With his eminently likable personality, PB made many great friends while gigging and networking with premier musicians in New York City. Out of these connections, he was able to tap into a giant talent pool for his popular Hartford series that often featured such Big Apple pals and colleagues as Junior Cook, Bill Hardman, George Coleman, Walter Bishop, Harold Mabern, Clifford Jordan, and a host of other worthies.
Monday night was an off-night on the New York City jazz scene, so PB was able to persuade members of his Big Apple coterie to play on Monday nights in the Hartford park. Early on, when the series was just forming with concerts on streets in the North End, PB brought such luminaries to town as Cannonball Adderley, Muddy Waters, and Clark Terry’s Big Band.
Because the festival’s finances were tight and PB, quite blessedly, was tight with so many greats, he was often able to get top-ranked musicians to play at amazing discount rates.
In one major coup, for example, he was able to bring the Modern Jazz Quartet, then one of the world’s priciest, most prestigious chamber music groups, to play in Hartford for the astoundingly low fee of $400, or, in an astonishing piece of math, a measly $100 apiece, including even the MJQ’s world-celebrated vibraphonist Milt Jackson.
Giants like Bill Evans, Charles Mingus, Horace Silver, Thelonious Monk, and Jackie McLean are just a few of the many jazz immortals that PB brought to the series over the years for his fabulous, free, al fresco summer festivities.
It was all so great and mesmerizing when it was actually happening that I think many of us communicants in the park took it and PB’s largely unheralded miracles for granted, as if none of the joys of summer would ever end.
Appropriately, PB’s lasting legacy and winning personality will be celebrated this weekend with lots of hot and cool jazz, warm tributes and the sharing of a wealth of fond memories, as well as hilarious anecdotes at Faith Congregational Church at 2030 Main Street in Hartford. A member of the congregation, PB played bass in the church’s choir and at special occasions like jazz vespers.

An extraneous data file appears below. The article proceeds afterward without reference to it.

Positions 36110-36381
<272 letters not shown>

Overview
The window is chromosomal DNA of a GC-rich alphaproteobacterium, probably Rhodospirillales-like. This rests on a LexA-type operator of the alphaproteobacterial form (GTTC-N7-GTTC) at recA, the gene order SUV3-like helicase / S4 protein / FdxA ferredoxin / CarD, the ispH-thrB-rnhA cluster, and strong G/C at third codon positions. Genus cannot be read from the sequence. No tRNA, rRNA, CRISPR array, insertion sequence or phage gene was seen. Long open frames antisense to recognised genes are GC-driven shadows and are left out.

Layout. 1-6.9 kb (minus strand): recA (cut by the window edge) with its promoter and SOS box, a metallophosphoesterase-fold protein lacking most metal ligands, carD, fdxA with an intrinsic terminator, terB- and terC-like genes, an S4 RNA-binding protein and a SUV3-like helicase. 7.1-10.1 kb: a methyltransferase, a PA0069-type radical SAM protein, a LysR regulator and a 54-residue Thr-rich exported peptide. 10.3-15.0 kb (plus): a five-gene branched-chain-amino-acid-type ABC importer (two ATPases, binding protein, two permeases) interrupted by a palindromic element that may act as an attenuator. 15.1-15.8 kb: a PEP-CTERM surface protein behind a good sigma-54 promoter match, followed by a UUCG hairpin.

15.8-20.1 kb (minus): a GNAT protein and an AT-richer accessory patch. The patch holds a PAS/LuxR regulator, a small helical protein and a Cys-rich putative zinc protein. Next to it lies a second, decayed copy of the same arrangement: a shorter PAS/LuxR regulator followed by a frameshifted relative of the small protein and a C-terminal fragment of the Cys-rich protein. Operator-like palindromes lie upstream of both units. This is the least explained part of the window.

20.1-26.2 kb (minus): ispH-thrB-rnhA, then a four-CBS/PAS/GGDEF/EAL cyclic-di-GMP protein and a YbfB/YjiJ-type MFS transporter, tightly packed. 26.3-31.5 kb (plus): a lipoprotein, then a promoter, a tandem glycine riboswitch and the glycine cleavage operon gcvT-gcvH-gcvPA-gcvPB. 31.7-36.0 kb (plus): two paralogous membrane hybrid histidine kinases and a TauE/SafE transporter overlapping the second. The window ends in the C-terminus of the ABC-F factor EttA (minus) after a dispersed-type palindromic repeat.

Memorial visiting hours and a swinging tribute jam session will be held on Friday, May 27, from 5:00 to 8:00 pm at the historic church. Funeral services will be held on Saturday, May 28, at 10:00 am.
Organized by drummer/percussionist Michael Scott, Jr., who toured and recorded with PB, the Friday night tribute jam runs from 6:30 to 8:00 pm. Open to all musicians, the session will be propelled by three alternating rhythm sections, with the opening backup featuring pianist Emery A. Smith, bassist James Daggs, percussionist Abu Carter and Scott, a longtime PB friend and protégé, on drums and percussion. Other featured jam participants TBA.
The band for the Saturday morning service features pianist Alex Nakhimovsky, Daggs on bass and Scott on drums, with vocals by Kitty Katherine, one of PB’s innumerable and frequent collaborators.